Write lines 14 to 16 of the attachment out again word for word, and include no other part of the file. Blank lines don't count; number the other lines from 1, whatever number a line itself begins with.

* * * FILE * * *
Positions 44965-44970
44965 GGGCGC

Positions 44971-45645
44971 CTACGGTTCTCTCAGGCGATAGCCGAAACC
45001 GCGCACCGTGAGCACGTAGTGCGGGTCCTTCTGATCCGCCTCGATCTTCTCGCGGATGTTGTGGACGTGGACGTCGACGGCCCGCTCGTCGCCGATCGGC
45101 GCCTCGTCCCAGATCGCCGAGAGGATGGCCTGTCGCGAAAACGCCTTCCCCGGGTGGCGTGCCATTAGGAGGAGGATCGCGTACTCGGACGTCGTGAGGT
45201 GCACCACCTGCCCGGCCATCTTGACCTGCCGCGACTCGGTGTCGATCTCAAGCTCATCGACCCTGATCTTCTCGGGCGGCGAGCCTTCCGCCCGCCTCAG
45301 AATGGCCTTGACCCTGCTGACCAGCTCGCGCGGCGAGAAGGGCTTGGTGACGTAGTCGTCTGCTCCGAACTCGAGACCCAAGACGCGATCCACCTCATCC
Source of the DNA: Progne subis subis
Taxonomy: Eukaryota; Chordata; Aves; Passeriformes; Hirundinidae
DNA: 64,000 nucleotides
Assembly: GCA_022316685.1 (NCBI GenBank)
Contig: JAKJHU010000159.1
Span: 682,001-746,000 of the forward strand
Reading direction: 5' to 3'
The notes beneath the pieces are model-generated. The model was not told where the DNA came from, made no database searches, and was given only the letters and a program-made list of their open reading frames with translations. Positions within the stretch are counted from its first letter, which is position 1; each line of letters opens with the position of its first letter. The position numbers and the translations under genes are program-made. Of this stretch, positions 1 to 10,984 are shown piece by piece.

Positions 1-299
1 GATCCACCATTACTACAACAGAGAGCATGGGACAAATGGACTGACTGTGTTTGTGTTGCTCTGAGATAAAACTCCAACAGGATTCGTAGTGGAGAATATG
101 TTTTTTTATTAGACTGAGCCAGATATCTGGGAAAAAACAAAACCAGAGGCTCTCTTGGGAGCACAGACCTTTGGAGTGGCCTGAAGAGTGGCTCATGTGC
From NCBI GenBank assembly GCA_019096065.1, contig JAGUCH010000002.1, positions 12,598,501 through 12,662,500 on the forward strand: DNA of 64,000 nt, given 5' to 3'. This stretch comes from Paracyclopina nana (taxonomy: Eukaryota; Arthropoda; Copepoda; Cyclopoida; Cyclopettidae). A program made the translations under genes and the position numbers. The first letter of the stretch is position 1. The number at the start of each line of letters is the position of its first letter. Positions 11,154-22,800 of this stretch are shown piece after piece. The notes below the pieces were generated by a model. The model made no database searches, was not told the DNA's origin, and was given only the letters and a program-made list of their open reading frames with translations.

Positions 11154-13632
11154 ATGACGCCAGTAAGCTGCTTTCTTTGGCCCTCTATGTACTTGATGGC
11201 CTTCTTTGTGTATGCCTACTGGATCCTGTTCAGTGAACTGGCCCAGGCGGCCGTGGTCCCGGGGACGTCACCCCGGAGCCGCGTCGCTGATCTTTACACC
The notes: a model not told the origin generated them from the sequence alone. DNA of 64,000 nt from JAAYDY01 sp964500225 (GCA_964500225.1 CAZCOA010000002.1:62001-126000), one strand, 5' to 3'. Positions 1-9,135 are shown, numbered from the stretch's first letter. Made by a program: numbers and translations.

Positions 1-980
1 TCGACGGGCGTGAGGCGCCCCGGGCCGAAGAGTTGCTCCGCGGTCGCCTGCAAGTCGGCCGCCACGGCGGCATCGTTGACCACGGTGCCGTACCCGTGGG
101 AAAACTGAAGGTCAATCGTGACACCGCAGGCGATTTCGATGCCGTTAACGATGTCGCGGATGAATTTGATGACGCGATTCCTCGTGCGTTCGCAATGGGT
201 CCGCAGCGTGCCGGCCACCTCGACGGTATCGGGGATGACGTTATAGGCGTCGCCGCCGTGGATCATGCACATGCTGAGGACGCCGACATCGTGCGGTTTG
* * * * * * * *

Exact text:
Span: 682,001-746,000 of the forward strand
Reading direction: 5' to 3'
The notes beneath the pieces are model-generated. The model was not told where the DNA came from, made no database searches, and was given only the letters and a program-made list of their open reading frames with translations. Positions within the stretch are counted from its first letter, which is position 1; each line of letters opens with the position of its first letter. The position numbers and the translations under genes are program-made. Of this stretch, positions 1 to 10,984 are shown piece by piece.